A California lawmaker wants to crack down on employers that exploit farmworkers. Will it help?
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Labor trafficking in agriculture likely increased during the Covid-19 pandemic—new legislation would create a special government unit to investigate.
Fresno Assemblymember Joaquin Arambula introduced a new bill that would establish a labor trafficking unit within Cal/OSHA to investigate and prosecute people who force or coerce vulnerable people into jobs with little or no pay, often under unsafe working conditions.
The bill is cosponsored by the Western Center on Law and Poverty and the Sunita Jain Anti-Trafficking Policy Initiative at Loyola Law School.
“We must establish a Labor Trafficking Unit to help stop this cruel and inhumane treatment of workers who only want to make a living and provide for their families,” the Democratic lawmaker said. “For the first time, California would have a unit specifically assigned to investigate and prosecute unscrupulous perpetrators.”
The bill authors said that, while the state has primarily directed its efforts and attention to sex trafficking over the years, there has been no coordinated effort focused on labor trafficking.
“Despite some progress, California continues to have the highest number of victims of human trafficking in the U.S. over the last two decades.”
If the bill passes, the unit would reside under the California Department of Industrial Relations as a subdivision of Cal/OSHA and would investigate and prosecute complaints alleging labor trafficking.
California first enacted anti-trafficking laws 15 years ago, yet no state agency currently has a mandate to look for labor trafficking.
“Despite some progress, California continues to have the highest number of victims of human trafficking in the U.S. over the last two decades,” said Joseph Villela, policy director at Loyola Law School’s Sunita Jain Anti-Trafficking Policy Initiative.
The unit would also take measures to ensure the prosecution process does not victimize survivors and that they are informed of services available to them.
How prevalent is labor trafficking?
The U.S. Department of Justice defines human trafficking as a crime that involves exploiting a person for labor, services or commercial sex.
According to the Department of Industrial Relations, human trafficking is the world’s fastest-growing criminal enterprise and is an estimated $32 billion-a-year global industry.
The Little Hoover Commission, an independent state oversight agency in California, found that the state does not know the extent of labor trafficking in California because it doesn’t track this kind of data.
“People are being forced into labor trafficking right now in California — most coming from poverty conditions.”
In an email statement to the Bee, Pedro Nava, chair of the commission, called the bill “a key step forward” for investigating labor trafficking crimes.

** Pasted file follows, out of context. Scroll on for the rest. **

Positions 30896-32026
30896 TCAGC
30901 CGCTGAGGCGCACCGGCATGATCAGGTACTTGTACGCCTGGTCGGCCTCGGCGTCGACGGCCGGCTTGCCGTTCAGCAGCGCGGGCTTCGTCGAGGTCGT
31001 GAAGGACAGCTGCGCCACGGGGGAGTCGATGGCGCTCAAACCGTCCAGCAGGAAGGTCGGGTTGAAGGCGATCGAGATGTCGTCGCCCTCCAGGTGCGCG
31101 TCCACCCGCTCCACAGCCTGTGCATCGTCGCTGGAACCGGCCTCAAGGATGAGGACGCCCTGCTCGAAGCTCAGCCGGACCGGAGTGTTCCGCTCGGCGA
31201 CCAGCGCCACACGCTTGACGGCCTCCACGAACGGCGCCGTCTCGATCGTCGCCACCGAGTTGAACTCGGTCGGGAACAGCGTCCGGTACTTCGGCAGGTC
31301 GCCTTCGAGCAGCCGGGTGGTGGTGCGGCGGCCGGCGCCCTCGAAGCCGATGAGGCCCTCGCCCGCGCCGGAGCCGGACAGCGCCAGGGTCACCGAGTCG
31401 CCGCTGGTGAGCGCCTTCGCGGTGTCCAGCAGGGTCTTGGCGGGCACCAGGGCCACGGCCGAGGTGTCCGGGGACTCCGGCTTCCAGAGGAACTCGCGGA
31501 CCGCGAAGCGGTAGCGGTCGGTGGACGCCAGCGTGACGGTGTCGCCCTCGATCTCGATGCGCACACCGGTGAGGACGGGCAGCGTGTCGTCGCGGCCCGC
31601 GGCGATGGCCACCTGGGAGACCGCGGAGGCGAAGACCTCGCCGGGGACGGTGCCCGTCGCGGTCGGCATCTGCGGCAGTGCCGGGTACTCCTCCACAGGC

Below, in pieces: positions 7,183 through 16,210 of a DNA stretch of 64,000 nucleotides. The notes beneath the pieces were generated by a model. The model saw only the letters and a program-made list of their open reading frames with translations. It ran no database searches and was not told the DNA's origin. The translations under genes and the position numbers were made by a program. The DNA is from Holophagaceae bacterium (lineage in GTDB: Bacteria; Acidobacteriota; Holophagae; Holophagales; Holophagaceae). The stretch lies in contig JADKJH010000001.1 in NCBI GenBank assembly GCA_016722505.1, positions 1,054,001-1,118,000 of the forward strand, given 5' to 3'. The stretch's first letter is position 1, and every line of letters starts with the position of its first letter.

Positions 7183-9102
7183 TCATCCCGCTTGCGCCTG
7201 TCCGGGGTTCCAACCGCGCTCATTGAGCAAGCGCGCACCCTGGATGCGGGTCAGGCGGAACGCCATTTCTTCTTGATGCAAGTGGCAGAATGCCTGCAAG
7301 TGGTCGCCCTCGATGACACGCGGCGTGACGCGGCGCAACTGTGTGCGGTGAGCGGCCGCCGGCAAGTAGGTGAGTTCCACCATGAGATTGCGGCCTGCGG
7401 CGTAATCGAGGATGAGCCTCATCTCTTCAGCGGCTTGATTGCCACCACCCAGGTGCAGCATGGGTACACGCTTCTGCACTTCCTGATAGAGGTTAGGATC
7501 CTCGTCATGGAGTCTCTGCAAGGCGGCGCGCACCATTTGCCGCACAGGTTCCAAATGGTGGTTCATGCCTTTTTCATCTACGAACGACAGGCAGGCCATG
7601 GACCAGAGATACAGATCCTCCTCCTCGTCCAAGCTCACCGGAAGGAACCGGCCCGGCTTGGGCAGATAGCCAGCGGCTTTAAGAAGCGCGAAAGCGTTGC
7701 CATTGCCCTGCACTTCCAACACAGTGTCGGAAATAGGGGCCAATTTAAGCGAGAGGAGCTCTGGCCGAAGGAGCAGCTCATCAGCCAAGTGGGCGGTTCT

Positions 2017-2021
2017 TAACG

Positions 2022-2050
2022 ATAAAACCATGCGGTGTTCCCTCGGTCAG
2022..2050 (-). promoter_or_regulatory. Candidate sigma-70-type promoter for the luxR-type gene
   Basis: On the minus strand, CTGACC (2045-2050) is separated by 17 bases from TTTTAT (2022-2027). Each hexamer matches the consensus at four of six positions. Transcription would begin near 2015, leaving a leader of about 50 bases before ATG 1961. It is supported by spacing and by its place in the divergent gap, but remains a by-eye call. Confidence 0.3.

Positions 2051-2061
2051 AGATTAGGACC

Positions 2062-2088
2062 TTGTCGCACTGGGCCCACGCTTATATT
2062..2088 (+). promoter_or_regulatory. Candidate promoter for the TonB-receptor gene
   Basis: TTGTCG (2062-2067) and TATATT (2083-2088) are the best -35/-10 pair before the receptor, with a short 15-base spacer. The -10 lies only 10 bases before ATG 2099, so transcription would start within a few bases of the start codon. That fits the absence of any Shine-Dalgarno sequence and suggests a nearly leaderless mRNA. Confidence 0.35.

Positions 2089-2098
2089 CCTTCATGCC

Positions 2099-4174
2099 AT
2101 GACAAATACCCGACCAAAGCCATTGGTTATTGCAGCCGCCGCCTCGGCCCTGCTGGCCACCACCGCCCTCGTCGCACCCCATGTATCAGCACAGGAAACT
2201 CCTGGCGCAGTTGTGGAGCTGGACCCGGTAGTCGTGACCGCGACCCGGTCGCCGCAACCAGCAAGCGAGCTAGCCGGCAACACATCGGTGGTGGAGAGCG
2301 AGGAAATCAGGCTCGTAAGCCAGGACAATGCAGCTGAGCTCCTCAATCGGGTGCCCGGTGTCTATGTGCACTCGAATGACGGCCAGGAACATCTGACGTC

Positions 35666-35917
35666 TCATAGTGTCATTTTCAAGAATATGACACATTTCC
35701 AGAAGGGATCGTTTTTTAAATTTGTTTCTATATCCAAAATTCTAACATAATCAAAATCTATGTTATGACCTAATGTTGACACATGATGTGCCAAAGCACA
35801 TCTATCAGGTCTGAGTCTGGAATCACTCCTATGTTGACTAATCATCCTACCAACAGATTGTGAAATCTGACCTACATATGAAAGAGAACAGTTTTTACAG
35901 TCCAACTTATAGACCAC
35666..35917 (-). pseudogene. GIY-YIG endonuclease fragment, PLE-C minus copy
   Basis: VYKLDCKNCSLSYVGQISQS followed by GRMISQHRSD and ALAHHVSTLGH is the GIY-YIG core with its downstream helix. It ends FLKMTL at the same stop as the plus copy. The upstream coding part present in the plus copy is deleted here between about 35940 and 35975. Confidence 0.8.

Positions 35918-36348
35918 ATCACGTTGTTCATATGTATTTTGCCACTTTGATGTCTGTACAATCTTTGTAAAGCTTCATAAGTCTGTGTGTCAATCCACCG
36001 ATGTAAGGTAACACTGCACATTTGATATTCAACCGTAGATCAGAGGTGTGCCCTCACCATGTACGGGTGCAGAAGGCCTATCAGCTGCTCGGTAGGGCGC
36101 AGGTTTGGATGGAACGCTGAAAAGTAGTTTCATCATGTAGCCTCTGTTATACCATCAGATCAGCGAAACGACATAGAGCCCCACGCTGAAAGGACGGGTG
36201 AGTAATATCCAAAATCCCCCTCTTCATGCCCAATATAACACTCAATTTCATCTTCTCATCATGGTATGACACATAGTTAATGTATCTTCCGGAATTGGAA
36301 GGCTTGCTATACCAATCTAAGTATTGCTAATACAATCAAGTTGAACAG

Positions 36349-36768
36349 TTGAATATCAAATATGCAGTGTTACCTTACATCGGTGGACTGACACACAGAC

The commission estimates that labor trafficking survivors account for about 22% of the more than 14,000 human trafficking survivors who received state assistance from 2016 to 2019.
Preliminary data analyzed by the commission showed labor trafficking survivors who sought help include men and women of all ages working in a wide range of industries.
According to the National Human Trafficking Hotline, domestic work, and agriculture work are the most common types of employment that see labor trafficking in California.
And the pandemic may have made the problem worse.
A 2021 analysis conducted by the Polaris Project, a nonprofit that aims to prevent sex and labor trafficking in North America, found that labor trafficking in agriculture may have increased during the COVID-19 pandemic. The report found that the proportion of reported labor trafficking victims with temporary agricultural work visas, or H-2A visas, increased from approximately 11% to 25%.
“The introduction of this bill sends a message that California will not tolerate the exploitation of workers and their families.”
In November 2021, a federal court in Georgia found that a group of smugglers was fraudulently using the H-2A work visa program to smuggle foreign nationals from Mexico, Guatemala and Honduras into the United States under the pretext of serving as agricultural workers. The workers were subject to brutal working and living conditions, and at least two died due to workplace conditions.
“People are being forced into labor trafficking right now in California — most coming from poverty conditions,” said Christopher Sanchez, a policy advocate at the Western Center on Law and Poverty. “The introduction of this bill sends a message that California will not tolerate the exploitation of workers and their families.”
What to do if you have information about labor trafficking
If you believe you have information about a potential trafficking situation, you can call the National Human Trafficking Hotline at 1-888-373-7888 or text the National Human Trafficking Hotline at 233733. Message and data rates may apply.
You can also visit their website to report a tip online.
Anti-Trafficking Hotline Advocates are available 24/7 to take reports of potential human trafficking.
All reports are confidential and you may remain anonymous. Interpreters are available by phone.
The information you provide will be reviewed by the National Hotline and forwarded to specialized law enforcement and/or service providers where appropriate.
You can also report employers suspected of engaging in unlawful activity to the state’s Labor Enforcement Task force at: 855-297-5322, via email at [email protected], or by visiting their website at www.dir.ca.gov. Spanish resources available.
This article is part of The California Divide, a collaboration among newsrooms examining income inequity and economic survival in California.